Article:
Actual Study Completion Date : July 2014

Resource links provided by the National Library of Medicine

Arm Intervention/treatment
Experimental: Exercise group
Exercise intervention
Other: Exercise intervention
Exercise group: 12 weeks of moderate intensity physical training under individual supervision in a specialised conditioning center, with a goal of 3 1h-sessions/week (from 16 wks to 28 wks of gestation). Including aerobic and muscular training.
Other Name: Physical activity intervention

Control group
Standard care
Other: Standard Care

Primary Outcome Measures :
  1. Weekly time spent at physical activity of moderate intensity and above [ Time Frame: At 36 weeks of gestation ]
    Accelerometry data (minutes per week spent over selected cutpoints)

Secondary Outcome Measures :
  1. Gestational weight gain [ Time Frame: At 36 weeks of gestation ]
    Weight in kg at 36 weeks - weight in kg at 14 weeks

  2. Muscular fitness [ Time Frame: At 28 wks of gestation ]
    Endurance and strength of lower and upper limbs as assessed by an isokinetic dynamometer.

  3. Cardiorespiratory fitness [ Time Frame: At 28 weeks of gestation ]
    O2 consumption (ml*kg-1*min-1) at the anaerobic threshold.

  4. Energy Expenditure [ Time Frame: At 36 weeks of gestation ]
    According to the Pregnancy Physical Activity Questionnaire (PPAQ)

  5. Neonatal anthropometry [ Time Frame: At delivery ]
    Birth weight, length and skinfolds

  6. Fetal growth [ Time Frame: At 28 weeks of gestation ]
    Ultrasound and doppler

Information from the National Library of Medicine

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Ages Eligible for Study:   18 Years and older   (Adult, Older Adult)
Sexes Eligible for Study:   Female
Accepts Healthy Volunteers:   Yes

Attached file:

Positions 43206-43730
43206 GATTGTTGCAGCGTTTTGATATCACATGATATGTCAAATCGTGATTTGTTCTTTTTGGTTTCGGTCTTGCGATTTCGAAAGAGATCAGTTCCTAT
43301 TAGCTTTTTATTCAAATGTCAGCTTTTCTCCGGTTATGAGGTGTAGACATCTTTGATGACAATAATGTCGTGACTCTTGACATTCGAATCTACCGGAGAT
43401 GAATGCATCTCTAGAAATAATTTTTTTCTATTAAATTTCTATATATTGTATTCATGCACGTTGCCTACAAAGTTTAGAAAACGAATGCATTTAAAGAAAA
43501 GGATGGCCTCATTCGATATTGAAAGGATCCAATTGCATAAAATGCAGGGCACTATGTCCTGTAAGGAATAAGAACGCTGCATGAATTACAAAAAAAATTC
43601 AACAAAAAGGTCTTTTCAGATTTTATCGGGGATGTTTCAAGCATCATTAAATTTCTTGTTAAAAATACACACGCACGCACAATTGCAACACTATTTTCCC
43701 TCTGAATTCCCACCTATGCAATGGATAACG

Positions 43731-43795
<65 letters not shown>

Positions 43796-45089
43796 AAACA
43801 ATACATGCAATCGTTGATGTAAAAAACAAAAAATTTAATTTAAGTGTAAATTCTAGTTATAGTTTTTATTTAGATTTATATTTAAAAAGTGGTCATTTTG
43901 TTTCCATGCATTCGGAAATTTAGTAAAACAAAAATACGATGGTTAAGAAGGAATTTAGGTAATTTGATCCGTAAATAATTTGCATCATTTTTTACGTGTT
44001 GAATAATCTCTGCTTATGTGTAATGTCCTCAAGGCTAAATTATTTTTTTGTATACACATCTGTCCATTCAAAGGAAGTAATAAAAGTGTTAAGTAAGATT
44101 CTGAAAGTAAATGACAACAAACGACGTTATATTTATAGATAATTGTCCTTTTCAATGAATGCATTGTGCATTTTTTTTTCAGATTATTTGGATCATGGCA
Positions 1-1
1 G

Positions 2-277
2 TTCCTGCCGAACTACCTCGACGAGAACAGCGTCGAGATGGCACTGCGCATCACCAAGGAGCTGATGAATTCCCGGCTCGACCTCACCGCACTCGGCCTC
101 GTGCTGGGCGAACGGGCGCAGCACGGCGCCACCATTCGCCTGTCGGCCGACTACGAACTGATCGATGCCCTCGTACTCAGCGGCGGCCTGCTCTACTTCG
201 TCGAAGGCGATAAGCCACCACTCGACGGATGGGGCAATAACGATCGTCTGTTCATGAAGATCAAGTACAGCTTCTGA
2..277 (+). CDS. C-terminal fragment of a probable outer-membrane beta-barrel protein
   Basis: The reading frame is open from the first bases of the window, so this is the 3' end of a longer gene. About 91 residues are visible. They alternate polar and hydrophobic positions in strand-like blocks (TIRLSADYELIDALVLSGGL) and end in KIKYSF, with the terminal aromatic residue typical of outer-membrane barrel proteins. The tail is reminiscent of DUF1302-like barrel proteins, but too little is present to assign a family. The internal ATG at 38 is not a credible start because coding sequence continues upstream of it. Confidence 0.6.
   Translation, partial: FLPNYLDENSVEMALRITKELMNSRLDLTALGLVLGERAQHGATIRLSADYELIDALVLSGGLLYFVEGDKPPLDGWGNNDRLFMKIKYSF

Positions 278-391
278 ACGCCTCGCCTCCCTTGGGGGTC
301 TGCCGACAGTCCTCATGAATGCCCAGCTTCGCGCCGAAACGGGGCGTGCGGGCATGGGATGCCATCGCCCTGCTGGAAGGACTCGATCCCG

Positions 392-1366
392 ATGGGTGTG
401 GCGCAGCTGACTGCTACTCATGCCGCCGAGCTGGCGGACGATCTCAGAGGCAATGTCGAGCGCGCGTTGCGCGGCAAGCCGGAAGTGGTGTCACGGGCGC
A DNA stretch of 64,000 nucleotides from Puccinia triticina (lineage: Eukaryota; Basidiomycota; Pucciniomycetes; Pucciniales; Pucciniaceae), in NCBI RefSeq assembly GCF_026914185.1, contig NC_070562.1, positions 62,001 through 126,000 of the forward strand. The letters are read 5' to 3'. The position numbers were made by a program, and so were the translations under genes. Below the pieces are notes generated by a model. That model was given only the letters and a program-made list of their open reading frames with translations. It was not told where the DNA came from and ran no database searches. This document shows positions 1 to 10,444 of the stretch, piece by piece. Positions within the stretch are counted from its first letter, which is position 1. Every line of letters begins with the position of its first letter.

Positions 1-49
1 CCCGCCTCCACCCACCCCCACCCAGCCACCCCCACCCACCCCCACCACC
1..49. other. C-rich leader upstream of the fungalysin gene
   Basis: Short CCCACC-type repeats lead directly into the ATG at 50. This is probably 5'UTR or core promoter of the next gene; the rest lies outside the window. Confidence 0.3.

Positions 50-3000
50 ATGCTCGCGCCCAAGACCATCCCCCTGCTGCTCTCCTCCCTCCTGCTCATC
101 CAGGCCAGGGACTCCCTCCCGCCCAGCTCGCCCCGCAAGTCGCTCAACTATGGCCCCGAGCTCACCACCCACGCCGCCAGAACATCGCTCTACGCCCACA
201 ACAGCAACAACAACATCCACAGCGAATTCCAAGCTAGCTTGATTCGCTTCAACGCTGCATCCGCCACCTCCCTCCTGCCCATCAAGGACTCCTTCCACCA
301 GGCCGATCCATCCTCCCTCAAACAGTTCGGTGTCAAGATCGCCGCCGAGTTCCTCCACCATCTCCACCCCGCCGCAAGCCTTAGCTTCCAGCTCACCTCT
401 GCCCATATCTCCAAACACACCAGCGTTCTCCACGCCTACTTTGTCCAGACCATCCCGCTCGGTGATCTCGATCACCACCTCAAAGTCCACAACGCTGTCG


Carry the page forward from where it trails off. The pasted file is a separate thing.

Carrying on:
Inclusion Criteria:

  • pregnant women 18 years or older
  • single pregnancy
  • delivery at Centre Hospitalier Universitaire de Québec
  • pre-pregnancy BMI ≥30 kg/m2

Exclusion Criteria:

  • multiple pregnancy
  • diabetes or chronic hypertension prior to pregnancy
  • uncontrolled thyroid problems
  • exercise contraindications

Information from the National Library of Medicine

To learn more about this study, you or your doctor may contact the study research staff using the contact information provided by the sponsor.

Please refer to this study by its identifier (NCT number): NCT01610323

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Centre Hospitalier Universitaire de Québec
Quebec, Canada, G1V 4G2
Sponsors and Collaborators
CHU de Quebec-Universite Laval
Foundation of the Stars
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Principal Investigator: Isabelle Marc, MD, PhD Centre Hospitalier Universitaire de Québec (CHUQ)

Publications automatically indexed to this study by Identifier (NCT Number):
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Responsible Party: CHU de Quebec-Universite Laval Identifier: NCT01610323     History of Changes
Other Study ID Numbers: SC11-05-021-21
First Posted: June 4, 2012    Key Record Dates
Last Update Posted: July 28, 2014
Last Verified: July 2014

Keywords provided by CHU de Quebec-Universite Laval:
Physical activity
Cardiorespiratory fitness
Muscular Fitness
Weight gain
Fetal growth